Macramé used to be a pretty trendy craft. In the ‘70s, a lot of people were making their own decorative items, like macramé owls and hanging potted plants. Macramé is really just the art of knot tying. But it goes back much farther than the 1970s, and now it seems to be experiencing a kind of Renaissance as a form of fiber art. Karen-Lisa Forbes is a contemporary macramé artist. She lives in Bemidji and makes macramé jewelry using the Cavandoli style. With no formal training in the arts she feels she is the vessel rather than the originator of her art; the art moves through her and uses her to manifest itself. After being introduced to this form of macramé in 2009 when she met local macramé artist Dawn Standera she’s since take two workshops (24 hours total) in Cavendoli knotting. Working in .5mm C-lon nylon or 1mm Settanyl waxed polyester and watching pieces emerge one half-hitch knot at a time is both mesmerizing and meditative. She only roughly sketches each piece, using drawings merely as jumping off points. What she enjoys most is allowing the cord to dictate the piece. Her job is to follow where it wants to go and learn what it will and will not do.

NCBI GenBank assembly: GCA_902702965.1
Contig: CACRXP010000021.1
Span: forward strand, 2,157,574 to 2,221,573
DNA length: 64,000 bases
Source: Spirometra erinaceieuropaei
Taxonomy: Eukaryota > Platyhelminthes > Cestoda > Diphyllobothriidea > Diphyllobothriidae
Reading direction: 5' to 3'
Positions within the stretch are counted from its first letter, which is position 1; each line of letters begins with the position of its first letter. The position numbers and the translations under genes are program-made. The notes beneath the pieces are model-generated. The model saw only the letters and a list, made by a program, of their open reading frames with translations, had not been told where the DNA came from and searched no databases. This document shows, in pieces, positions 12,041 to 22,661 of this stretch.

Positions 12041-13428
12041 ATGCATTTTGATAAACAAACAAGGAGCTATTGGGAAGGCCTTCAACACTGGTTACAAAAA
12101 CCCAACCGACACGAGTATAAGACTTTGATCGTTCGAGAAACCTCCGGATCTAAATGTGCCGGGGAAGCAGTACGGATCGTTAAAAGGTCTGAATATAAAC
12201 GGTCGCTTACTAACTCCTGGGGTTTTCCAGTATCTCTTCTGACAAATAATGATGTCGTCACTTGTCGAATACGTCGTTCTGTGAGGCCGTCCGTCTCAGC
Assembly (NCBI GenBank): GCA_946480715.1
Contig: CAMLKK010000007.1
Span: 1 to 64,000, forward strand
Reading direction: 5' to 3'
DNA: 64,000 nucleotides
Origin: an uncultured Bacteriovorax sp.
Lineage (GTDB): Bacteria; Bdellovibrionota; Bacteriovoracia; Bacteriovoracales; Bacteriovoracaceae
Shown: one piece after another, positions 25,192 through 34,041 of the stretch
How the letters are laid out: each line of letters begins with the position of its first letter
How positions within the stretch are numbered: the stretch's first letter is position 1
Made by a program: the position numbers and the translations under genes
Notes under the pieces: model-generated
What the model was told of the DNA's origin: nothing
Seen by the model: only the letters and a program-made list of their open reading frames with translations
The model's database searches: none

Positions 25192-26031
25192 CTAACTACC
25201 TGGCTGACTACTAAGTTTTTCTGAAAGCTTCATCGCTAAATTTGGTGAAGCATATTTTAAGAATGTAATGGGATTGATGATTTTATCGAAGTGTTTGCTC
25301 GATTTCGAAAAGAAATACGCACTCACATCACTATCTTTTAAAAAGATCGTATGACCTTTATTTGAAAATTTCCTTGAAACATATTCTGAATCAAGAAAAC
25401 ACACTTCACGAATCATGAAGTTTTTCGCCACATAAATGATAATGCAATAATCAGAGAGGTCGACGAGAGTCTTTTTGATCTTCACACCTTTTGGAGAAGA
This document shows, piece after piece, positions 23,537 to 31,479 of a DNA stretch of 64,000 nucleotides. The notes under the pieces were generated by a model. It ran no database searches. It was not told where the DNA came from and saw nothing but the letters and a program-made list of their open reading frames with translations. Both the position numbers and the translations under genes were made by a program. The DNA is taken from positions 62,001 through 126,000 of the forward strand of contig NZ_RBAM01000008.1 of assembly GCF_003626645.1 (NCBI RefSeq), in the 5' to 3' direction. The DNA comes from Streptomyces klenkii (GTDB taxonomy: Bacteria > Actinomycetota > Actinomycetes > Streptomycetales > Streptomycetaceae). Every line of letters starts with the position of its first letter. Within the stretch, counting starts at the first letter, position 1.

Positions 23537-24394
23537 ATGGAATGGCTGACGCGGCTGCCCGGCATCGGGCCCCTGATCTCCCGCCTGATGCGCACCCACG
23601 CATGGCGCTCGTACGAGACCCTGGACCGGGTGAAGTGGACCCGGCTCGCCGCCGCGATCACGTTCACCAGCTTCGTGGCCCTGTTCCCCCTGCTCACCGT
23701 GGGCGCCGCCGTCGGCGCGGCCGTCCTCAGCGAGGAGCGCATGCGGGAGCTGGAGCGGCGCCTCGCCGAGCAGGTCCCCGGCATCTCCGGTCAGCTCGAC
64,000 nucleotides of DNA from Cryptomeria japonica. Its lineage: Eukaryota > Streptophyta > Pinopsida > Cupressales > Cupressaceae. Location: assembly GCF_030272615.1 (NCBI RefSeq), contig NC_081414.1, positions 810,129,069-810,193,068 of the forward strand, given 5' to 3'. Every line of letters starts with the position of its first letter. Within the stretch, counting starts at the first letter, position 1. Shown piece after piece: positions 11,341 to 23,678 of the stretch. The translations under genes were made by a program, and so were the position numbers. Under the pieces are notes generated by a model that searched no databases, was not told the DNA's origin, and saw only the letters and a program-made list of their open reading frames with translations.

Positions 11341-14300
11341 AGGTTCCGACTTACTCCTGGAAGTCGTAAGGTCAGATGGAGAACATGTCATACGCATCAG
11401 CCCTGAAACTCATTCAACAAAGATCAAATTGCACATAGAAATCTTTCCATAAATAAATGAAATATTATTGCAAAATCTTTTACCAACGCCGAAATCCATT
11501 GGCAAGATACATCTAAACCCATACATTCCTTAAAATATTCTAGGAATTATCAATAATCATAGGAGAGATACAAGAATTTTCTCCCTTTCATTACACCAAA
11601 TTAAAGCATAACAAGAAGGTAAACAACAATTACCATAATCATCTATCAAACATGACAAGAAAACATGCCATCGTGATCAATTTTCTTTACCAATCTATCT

Best described as “organic in nature”, her style falls under the category of Impressionist/Abstractionism; although she prefers the less fancy title of “knotted nature looking stuff.” Karen-Lisa’s knotting is often mistaken for beadwork, because the knots are so small and so close together. Inspiration for her designs comes from a deep love of the natural world in Northern Minnesota. Fascinated with the geometry and symmetry, chaos and order found in nature, Karen-Lisa’s eye seeks out and draws me to small details and the discovery of the extraordinary in the ordinary. She admires the works of Frank Lloyd Wright, Piet Mondrian, Georgia O’Keefe, Franz Marc and Lawren Harris from Canadian Group of Seven.